SoCal doctor explains why younger population seeing rise in coronavirus cases

New data from the Center for Disease Control also suggest Latinos shoulder a disproportionate share of COVID-19 cases.
LOS ANGELES (KABC) -- Recent data indicate a rise in the percentage of younger people who are testing positive for coronavirus.

Dr. Anthony Cardillo, an ER specialist and CEO of Mend Urgent Care, joined ABC7 to discuss this issue and several other topics.

He said recent figures are showing a big spike in people under age 35 who are testing positive for coronavirus and lower numbers for those over 50. The likely reason, he said, is that as society reopens businesses and activities, younger people tend to be out in public more, engaging in group activities. And studies have shown younger people, particularly young men, are averse to wearing masks in public.

Also, there is new data from the Centers for Disease Control and Prevention suggesting Latinos are shouldering a disproportionate share of COVID-19 cases. Hospitalizations still remain highest among African Americans.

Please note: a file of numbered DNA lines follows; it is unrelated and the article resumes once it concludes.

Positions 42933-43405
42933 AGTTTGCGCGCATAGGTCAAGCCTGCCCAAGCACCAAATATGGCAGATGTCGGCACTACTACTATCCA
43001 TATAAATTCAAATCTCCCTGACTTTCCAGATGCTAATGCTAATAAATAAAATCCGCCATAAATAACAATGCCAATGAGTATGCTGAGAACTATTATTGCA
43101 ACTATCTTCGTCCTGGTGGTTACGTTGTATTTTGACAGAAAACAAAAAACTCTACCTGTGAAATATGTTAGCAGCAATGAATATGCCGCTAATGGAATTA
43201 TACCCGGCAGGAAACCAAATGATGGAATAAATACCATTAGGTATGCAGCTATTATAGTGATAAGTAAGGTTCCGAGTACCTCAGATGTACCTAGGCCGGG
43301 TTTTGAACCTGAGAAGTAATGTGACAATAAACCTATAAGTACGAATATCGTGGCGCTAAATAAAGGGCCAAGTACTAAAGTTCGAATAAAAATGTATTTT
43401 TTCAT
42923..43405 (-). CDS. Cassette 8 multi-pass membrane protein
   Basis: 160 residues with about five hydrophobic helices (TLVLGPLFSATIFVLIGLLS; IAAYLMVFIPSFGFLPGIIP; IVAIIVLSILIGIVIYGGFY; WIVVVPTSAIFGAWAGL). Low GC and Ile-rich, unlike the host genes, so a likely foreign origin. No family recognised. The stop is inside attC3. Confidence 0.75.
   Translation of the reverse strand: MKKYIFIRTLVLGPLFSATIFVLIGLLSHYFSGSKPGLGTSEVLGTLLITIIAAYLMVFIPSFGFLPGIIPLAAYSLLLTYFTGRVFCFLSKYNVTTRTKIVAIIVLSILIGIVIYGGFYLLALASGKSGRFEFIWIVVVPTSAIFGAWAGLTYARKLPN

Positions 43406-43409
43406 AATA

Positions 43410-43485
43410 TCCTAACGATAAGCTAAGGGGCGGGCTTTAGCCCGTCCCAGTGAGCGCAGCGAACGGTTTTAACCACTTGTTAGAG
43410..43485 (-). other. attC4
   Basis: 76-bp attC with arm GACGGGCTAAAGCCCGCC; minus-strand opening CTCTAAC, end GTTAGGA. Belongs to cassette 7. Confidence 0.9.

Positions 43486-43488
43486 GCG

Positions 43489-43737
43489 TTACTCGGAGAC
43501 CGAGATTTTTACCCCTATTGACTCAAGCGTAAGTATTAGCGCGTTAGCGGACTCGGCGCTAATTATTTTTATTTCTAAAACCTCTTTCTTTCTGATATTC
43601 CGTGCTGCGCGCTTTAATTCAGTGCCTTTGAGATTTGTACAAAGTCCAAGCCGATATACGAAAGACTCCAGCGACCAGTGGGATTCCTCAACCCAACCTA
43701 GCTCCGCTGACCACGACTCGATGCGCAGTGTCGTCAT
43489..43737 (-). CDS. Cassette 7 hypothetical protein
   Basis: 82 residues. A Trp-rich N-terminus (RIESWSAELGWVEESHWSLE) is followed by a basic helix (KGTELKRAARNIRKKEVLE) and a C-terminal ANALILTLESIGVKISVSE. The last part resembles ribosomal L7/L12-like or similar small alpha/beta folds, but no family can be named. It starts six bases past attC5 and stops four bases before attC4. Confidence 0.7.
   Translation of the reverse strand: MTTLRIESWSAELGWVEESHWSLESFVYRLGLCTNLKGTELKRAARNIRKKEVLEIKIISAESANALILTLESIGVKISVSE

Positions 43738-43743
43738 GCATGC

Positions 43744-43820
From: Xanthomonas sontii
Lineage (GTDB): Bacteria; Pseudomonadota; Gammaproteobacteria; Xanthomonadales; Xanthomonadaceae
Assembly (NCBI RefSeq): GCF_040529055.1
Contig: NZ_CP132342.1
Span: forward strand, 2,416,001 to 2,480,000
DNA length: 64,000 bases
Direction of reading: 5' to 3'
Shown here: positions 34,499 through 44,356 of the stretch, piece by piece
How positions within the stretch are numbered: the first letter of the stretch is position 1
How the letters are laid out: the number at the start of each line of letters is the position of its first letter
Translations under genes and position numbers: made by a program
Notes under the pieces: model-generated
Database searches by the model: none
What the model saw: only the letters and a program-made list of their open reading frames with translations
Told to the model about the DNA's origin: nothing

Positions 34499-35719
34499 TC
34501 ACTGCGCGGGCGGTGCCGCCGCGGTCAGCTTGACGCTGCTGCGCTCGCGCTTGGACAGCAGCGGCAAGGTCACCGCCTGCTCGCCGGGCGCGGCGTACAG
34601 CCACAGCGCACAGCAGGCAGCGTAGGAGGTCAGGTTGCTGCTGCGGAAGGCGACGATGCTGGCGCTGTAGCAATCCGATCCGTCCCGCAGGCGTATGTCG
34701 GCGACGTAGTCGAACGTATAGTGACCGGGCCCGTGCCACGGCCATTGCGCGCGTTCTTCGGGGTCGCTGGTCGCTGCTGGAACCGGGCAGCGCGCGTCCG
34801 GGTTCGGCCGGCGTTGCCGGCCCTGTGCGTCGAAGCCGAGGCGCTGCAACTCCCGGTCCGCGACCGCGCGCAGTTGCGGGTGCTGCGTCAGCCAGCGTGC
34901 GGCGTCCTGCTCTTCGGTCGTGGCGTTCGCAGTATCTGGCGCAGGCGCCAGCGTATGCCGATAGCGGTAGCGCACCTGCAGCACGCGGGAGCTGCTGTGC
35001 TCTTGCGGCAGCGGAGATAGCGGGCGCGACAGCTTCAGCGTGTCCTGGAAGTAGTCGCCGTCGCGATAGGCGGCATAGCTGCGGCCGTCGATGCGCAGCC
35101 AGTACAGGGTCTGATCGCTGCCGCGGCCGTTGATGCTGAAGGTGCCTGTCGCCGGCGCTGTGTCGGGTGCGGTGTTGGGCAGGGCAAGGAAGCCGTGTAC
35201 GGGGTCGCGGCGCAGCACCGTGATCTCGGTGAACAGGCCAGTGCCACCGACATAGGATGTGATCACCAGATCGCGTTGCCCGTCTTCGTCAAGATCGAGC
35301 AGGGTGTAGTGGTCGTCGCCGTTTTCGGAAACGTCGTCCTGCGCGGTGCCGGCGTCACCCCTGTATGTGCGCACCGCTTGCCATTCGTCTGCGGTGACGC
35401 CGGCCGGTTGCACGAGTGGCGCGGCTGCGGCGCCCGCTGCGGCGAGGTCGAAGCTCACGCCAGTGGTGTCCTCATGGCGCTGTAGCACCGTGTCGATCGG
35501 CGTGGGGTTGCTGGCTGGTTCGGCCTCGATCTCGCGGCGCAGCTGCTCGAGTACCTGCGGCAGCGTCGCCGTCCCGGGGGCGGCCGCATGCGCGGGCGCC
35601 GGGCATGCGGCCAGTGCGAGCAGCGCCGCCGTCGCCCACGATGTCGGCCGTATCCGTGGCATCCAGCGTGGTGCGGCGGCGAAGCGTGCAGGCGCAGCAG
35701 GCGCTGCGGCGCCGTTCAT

"The consensus is that the Latino population, particularly locally, really makes up a big part of our essential workforce, whether it's in healthcare, in food service, in construction," Cardillo said. "Those are all the areas of our society that were allowed to continue working and is predominantly made up of the Latino community. Really working hard and putting themselves at the greater risk. And so I think that's why we're seeing that level of uptick in the Latino community."

Another topic he discusses was recent studies showing that people with blood type O may be less susceptible to the coronavirus. To hear his discussion of the issue, watch the full interview in the video above.
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